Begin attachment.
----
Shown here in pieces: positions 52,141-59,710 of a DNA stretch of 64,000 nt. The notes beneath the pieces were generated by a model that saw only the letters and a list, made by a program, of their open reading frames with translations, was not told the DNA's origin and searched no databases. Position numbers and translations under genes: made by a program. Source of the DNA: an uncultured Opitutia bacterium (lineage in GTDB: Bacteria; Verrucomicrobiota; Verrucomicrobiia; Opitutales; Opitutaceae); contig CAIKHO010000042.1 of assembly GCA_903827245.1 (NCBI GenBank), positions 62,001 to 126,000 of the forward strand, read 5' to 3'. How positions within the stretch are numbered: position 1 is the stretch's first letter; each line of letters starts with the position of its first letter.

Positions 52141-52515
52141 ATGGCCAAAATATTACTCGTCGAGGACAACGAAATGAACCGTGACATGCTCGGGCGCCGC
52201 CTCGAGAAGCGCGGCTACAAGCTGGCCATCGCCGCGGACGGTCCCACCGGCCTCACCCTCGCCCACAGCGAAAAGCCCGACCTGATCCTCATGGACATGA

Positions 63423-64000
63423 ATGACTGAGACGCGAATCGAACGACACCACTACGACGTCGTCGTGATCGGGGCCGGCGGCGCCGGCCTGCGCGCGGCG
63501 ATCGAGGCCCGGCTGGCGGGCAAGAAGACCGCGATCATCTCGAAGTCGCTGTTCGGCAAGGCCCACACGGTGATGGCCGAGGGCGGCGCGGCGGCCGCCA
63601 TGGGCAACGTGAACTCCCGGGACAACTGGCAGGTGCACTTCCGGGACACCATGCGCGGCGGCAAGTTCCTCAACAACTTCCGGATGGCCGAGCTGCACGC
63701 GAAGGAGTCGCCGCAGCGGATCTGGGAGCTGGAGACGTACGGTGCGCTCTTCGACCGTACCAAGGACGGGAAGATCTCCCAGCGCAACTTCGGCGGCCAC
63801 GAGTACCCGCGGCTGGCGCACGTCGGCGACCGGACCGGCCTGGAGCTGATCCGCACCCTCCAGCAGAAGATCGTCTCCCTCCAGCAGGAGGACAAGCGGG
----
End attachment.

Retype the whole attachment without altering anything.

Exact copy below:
Shown here in pieces: positions 52,141-59,710 of a DNA stretch of 64,000 nt. The notes beneath the pieces were generated by a model that saw only the letters and a list, made by a program, of their open reading frames with translations, was not told the DNA's origin and searched no databases. Position numbers and translations under genes: made by a program. Source of the DNA: an uncultured Opitutia bacterium (lineage in GTDB: Bacteria; Verrucomicrobiota; Verrucomicrobiia; Opitutales; Opitutaceae); contig CAIKHO010000042.1 of assembly GCA_903827245.1 (NCBI GenBank), positions 62,001 to 126,000 of the forward strand, read 5' to 3'. How positions within the stretch are numbered: position 1 is the stretch's first letter; each line of letters starts with the position of its first letter.

Positions 52141-52515
52141 ATGGCCAAAATATTACTCGTCGAGGACAACGAAATGAACCGTGACATGCTCGGGCGCCGC
52201 CTCGAGAAGCGCGGCTACAAGCTGGCCATCGCCGCGGACGGTCCCACCGGCCTCACCCTCGCCCACAGCGAAAAGCCCGACCTGATCCTCATGGACATGA

Positions 63423-64000
63423 ATGACTGAGACGCGAATCGAACGACACCACTACGACGTCGTCGTGATCGGGGCCGGCGGCGCCGGCCTGCGCGCGGCG
63501 ATCGAGGCCCGGCTGGCGGGCAAGAAGACCGCGATCATCTCGAAGTCGCTGTTCGGCAAGGCCCACACGGTGATGGCCGAGGGCGGCGCGGCGGCCGCCA
63601 TGGGCAACGTGAACTCCCGGGACAACTGGCAGGTGCACTTCCGGGACACCATGCGCGGCGGCAAGTTCCTCAACAACTTCCGGATGGCCGAGCTGCACGC
63701 GAAGGAGTCGCCGCAGCGGATCTGGGAGCTGGAGACGTACGGTGCGCTCTTCGACCGTACCAAGGACGGGAAGATCTCCCAGCGCAACTTCGGCGGCCAC
63801 GAGTACCCGCGGCTGGCGCACGTCGGCGACCGGACCGGCCTGGAGCTGATCCGCACCCTCCAGCAGAAGATCGTCTCCCTCCAGCAGGAGGACAAGCGGG